Tiepolo's Pictorial Imagination: Drawings for Palazzo Clerici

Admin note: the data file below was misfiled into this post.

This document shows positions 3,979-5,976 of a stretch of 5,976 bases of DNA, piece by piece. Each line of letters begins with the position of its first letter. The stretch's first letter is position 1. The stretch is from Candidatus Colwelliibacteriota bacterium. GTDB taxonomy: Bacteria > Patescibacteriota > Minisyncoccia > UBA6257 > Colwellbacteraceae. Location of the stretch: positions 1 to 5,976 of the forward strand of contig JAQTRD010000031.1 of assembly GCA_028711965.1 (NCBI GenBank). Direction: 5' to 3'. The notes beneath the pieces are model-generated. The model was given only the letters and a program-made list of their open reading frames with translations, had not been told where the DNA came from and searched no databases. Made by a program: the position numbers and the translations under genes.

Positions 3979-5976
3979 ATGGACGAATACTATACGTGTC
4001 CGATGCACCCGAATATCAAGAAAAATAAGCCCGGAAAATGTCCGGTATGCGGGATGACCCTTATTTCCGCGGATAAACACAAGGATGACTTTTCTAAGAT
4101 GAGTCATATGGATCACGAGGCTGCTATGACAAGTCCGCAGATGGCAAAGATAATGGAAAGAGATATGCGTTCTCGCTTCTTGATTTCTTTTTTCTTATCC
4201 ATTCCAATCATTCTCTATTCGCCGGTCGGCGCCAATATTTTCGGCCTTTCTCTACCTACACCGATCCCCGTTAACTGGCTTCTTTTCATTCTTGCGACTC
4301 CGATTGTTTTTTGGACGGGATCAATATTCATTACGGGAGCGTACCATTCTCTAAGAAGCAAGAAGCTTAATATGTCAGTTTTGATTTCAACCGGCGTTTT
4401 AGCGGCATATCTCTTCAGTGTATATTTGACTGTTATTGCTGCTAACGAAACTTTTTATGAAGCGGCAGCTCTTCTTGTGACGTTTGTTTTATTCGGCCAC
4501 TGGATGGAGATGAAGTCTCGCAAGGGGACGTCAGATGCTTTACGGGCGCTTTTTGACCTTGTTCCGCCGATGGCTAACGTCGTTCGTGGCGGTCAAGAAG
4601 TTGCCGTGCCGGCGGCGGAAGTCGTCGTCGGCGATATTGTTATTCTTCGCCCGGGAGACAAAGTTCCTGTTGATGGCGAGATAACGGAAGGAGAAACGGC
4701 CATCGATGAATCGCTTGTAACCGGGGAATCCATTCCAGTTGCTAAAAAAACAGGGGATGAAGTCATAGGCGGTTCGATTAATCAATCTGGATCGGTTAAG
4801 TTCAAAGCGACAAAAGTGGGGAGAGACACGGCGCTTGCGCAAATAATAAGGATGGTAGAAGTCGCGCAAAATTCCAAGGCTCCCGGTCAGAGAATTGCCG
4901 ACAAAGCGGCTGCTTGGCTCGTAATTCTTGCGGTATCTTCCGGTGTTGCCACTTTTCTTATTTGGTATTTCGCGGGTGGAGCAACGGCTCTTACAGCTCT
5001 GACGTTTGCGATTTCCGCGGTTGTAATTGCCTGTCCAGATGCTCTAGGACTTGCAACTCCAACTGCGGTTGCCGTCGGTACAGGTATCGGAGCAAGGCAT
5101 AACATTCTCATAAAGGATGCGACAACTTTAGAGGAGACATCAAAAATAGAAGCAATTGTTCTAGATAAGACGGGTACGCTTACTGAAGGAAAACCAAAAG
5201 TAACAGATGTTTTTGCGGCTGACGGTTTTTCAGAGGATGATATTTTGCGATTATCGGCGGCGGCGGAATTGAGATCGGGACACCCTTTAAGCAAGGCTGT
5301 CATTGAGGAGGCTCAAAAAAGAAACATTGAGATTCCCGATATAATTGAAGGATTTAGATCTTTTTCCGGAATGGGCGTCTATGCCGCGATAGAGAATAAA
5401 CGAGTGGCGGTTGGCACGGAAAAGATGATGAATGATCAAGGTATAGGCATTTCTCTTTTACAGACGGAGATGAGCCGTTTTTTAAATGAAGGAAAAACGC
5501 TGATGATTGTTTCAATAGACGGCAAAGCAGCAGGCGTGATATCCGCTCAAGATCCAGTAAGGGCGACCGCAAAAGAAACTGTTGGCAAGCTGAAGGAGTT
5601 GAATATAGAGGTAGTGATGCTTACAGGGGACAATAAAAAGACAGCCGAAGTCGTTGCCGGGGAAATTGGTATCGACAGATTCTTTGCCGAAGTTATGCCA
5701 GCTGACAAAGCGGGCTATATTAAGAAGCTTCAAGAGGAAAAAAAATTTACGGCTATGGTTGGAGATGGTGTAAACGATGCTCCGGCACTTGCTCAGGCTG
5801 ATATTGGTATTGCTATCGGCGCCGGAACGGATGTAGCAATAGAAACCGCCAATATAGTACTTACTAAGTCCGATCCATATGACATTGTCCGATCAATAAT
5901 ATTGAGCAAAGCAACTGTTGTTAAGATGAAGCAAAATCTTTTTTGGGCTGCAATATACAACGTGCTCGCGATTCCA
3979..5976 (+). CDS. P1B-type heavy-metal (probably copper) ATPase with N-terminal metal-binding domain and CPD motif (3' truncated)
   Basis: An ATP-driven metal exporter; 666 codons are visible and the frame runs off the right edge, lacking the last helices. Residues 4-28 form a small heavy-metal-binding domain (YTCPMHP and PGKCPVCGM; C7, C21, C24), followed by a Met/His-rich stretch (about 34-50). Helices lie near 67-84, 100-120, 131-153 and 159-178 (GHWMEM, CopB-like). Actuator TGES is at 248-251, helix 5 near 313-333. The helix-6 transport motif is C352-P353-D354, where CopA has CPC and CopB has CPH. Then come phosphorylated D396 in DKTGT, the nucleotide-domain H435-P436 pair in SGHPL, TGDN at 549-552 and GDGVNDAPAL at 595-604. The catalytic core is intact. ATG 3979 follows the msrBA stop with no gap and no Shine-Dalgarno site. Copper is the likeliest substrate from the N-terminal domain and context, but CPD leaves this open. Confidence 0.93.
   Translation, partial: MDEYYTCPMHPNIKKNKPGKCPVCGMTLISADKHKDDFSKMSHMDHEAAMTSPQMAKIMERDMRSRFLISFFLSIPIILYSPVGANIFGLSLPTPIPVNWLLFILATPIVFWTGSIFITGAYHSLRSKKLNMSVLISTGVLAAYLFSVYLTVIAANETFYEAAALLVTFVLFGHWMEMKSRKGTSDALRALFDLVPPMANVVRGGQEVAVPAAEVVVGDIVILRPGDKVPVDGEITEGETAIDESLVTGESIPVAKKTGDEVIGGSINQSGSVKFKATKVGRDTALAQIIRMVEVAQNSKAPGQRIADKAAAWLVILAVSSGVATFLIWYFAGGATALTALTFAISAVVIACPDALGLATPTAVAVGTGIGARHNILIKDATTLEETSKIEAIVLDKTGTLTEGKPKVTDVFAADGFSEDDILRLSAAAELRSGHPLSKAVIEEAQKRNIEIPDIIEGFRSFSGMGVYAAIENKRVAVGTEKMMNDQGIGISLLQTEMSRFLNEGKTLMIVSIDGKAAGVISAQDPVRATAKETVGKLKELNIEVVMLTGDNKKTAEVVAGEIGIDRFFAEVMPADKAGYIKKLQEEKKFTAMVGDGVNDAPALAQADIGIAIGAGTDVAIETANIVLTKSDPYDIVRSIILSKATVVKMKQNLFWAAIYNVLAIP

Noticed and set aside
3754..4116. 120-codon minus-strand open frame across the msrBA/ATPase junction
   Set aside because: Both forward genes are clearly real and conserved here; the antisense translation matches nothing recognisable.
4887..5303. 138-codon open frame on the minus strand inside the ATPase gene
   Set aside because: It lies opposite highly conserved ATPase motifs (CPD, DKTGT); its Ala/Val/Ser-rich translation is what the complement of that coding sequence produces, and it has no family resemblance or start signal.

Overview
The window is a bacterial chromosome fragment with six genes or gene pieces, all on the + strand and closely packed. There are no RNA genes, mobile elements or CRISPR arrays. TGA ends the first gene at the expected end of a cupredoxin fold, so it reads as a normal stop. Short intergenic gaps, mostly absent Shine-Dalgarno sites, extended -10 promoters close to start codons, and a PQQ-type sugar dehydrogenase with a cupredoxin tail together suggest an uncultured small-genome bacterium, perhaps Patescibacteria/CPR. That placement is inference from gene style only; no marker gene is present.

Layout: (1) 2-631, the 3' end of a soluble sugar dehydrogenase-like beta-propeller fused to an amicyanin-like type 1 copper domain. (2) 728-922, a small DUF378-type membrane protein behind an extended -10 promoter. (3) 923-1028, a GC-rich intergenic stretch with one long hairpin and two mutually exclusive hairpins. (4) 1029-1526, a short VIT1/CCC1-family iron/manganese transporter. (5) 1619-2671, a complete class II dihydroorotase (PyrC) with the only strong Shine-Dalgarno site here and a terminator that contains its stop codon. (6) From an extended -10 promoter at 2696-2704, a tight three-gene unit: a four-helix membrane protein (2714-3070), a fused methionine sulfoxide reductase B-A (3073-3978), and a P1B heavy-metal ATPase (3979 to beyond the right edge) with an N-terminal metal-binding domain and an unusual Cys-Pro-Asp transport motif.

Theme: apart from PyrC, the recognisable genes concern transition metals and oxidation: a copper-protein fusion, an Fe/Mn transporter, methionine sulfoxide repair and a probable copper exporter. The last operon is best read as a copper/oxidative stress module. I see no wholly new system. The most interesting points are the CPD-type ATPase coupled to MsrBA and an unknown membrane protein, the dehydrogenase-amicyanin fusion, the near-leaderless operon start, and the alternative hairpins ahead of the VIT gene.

In 1740 Giambattista Tiepolo completed his grand ceiling fresco for the Gallery of Palazzo Clerici, Milan. Unlike his previous ceilings, this was a long gallery that could not be seen in its entirety from a single viewpoint; instead, the ceiling unrolls overhead in a scroll-like manner as visitors pass down the long Gallery. A large group of preparatory studies survives for the ceiling, and these permit us to consider how Tiepolo responded to this daunting assignment and produced a series of interrelated figure groups to decorate the vault. Nearly all today at the Morgan Library & Museum and the Metropolitan Museum of Art in New York and the Museo Horne in Florence, these drawings have long been recognized as studies for the ceiling, but never before has there been a sustained attempt to trace Tiepolo’s creative process through the dozens of sheets. William Barcham’s study of the Clerici drawings thus offers new perspectives not only on the Clerici ceiling but more broadly on Tiepolo’s pictorial imagination and inventive genius.